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SBA holds two-day virtual summit as “Women’s History Month” concludes

By Tom Ballard, Chief Alliance Officer, PYA

As part of the just concluded celebration of “Women’s History Month,” the Office of Women’s Business Ownership within the U.S. Small Business Administration (SBA) and the Nasdaq Entrepreneurial Center hosted a virtual “Women’s Business Summit” earlier this week.

Held over two days and offering about 11 hours of programming – individual speakers, panels and “Ask an Expert” sessions, the event also featured an announcement of what were described as “impactful reforms to the agency’s Community Advantage (CA) loan program, a key SBA tool for Community Development Financial Institutions (CDFIs), Community Development Companies (CDCs), microlenders and other critical mission-based lending partners, that prioritizes equitable access to capital for low-income borrowers and those from underserved communities.”

Due to scheduling challenges, we were able to tune-in to just one session that was focused on programs and organizations that support increased access to capital for women-owned small businesses, ranging from a main street retail operation to a high-tech start-up. That discussion, lasting about 45 minutes, covered the full continuum of funding options.

The panel was moderated by Gené Teare, Senior Data Journalist at Crunchbase, an organization whose reports we frequently reference in teknovation.biz. Her panelists (pictured here) were:

  • Mekaelia Davis, Director of Inclusive Economies at the Surdna Foundation, a more than 100 year old organization focused on serving the needy;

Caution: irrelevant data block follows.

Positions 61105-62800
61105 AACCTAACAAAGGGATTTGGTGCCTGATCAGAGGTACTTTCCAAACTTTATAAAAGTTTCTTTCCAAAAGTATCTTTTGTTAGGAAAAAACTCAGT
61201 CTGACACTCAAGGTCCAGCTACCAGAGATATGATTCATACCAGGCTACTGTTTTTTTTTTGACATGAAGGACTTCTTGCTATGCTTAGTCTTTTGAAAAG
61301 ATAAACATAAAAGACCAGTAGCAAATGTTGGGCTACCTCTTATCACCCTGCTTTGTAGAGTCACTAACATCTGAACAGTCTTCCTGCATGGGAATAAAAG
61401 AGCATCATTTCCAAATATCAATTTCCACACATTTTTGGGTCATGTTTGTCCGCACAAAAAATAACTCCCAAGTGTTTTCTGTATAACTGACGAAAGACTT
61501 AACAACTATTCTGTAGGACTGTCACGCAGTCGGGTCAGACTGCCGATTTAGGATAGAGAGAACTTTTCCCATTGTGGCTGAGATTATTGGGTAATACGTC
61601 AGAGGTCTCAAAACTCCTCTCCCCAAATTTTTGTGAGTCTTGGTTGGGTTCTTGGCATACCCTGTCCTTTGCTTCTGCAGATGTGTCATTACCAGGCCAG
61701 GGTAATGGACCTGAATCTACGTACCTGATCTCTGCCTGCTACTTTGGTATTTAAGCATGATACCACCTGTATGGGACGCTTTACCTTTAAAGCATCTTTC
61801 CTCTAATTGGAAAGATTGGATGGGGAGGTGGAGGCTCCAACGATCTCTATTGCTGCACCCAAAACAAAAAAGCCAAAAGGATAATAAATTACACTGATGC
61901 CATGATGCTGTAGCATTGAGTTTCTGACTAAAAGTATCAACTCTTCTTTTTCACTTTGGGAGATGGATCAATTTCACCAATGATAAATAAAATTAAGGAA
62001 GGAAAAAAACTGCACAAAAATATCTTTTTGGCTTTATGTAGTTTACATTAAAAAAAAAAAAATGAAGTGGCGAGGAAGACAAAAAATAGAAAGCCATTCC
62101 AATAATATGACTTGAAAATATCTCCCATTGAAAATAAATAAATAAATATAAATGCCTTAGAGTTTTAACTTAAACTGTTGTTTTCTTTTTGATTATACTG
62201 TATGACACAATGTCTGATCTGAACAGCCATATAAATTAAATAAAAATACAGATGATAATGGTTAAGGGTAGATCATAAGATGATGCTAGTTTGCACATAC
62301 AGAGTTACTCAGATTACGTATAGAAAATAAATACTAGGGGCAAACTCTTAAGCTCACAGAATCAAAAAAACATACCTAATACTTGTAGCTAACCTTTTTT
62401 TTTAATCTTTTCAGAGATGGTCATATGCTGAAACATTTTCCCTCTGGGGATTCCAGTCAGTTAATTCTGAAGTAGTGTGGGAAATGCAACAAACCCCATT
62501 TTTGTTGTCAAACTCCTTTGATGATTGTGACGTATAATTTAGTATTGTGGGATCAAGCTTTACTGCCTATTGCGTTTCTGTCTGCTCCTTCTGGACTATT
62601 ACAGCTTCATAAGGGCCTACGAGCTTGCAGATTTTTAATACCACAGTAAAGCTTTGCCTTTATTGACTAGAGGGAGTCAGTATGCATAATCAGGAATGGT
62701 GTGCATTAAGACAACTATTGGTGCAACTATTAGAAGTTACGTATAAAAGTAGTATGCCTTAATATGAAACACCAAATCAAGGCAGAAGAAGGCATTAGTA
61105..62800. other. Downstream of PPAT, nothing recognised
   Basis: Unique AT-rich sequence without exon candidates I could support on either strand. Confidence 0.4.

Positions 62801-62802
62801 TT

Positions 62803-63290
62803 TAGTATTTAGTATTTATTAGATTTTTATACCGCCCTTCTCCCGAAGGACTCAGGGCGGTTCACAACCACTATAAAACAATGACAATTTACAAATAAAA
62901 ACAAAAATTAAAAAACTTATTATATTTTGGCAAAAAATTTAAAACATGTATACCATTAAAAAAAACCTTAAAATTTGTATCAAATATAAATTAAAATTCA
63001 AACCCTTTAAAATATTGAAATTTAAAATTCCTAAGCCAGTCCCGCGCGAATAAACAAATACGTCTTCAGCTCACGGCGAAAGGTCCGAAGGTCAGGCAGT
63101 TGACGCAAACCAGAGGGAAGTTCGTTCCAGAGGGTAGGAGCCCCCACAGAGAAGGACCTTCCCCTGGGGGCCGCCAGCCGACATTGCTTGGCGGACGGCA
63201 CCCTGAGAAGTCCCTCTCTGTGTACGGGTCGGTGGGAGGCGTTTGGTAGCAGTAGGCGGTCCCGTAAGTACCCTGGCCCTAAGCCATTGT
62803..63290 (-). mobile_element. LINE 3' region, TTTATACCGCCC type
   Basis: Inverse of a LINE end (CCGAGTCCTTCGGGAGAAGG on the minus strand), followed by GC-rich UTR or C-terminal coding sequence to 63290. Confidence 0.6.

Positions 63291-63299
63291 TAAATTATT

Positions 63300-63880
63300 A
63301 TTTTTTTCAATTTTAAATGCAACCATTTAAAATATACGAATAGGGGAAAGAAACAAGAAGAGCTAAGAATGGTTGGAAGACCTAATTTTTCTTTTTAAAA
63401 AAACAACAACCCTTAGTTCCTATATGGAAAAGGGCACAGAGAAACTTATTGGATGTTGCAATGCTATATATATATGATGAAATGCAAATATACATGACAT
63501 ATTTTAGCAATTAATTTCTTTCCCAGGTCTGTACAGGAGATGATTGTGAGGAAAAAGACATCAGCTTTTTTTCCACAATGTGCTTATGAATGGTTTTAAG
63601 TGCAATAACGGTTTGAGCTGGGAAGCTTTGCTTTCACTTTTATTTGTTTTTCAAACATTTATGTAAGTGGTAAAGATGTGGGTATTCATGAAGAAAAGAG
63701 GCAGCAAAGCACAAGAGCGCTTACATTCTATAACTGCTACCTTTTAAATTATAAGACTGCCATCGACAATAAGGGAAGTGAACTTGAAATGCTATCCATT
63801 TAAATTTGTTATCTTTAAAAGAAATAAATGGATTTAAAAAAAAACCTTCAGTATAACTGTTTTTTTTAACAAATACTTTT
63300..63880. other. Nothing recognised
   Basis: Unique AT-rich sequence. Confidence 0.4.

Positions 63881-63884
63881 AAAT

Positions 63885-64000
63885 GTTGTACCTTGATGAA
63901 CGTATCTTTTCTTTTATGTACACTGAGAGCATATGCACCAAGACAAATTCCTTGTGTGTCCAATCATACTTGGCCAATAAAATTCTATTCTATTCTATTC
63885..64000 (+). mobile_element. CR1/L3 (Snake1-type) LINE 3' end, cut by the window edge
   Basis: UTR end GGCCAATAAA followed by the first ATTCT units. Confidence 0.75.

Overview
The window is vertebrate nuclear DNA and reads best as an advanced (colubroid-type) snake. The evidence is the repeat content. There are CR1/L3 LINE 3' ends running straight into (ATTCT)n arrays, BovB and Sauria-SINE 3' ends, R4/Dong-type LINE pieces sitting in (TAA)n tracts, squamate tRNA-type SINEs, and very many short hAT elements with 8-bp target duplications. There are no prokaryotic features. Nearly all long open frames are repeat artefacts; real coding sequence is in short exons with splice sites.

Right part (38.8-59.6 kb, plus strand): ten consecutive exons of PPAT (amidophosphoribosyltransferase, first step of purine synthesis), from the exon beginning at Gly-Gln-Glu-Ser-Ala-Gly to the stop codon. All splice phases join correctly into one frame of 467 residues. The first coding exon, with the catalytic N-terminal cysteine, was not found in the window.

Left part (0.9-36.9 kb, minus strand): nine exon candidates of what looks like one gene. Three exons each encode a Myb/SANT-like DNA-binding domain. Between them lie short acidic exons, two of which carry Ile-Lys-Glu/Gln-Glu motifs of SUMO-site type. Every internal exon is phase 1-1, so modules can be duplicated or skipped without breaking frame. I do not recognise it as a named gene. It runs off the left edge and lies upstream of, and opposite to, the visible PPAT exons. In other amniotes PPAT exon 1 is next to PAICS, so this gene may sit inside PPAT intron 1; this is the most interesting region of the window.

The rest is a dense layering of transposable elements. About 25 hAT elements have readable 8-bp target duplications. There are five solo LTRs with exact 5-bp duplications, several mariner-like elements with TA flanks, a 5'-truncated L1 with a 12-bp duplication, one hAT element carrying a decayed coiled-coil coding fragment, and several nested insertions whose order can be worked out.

• Bailey DeVries, Associate Administrator in SBA’s Office of Investment and Innovation where the focus is on Small Business Investment Companies (SBICs), Small Business Innovation Research (SBIR) and Small Business Technology Transfer (STTR) awards, and the “Growth Accelerator Fund Competition”;
  • Marianne Markowitz, Chief Executive Officer (CEO) at First Women’s Bank, the only women-founded, women-owned, and women-led commercial bank in the U.S. with a strategic focus on the women’s economy; and
  • Susan Au Allen, CEO and National President of the U.S. Pan Asian American Chamber of Commerce.

Markowitz, who served as SBA’s Acting Administrator for a few months and was a Regional Administrator for seven years, set the tone of the discussion in her introductory comments. “There a gender gap in lending, and it’s not just equity,” she said. Noting that the national focus of First Women’s Bank is on SBA lending, Markowitz said it is a “centerpiece of our plans,” in part because the government guarantee “lowers our risk.”

Au Allen observed that women control $14 trillion of all wealth today and the number will grow to where they control a majority by 2050, yet women only secure about two percent of investments today. “We need to get women controlling that money more involved,” she suggested.

Davis talked about the need for more financial education for women, describing the Foundation’s goal as helping women understand “where to find the right capital for your business.” It could be debt, equity, grants or some combination. “We think about that entire continuum,” Davis said.

Later, Markowitz echoed Davis’ point about more financial education to understand the right options that are available. “Women are sometimes leaning into equity at the wrong time,” she said.

DeVries talked about the various SBA programs, noting that SBA “seeks to broaden our reach and meet clients where they are. We form partnerships and relationships with private partners.” She also offered an important insight. “Venture is a piece . . . a very important piece,” she said, but added that it only accounts for about six percent of capital invested in small businesses. What is the source of the other 94 percent?

Markowitz also offered advice that is applicable to anyone seeking investment. “Show us your research,” she said. “Show us why we should believe your numbers,” adding that responding quickly and completely to any requests after a meeting with an investor is critically important.

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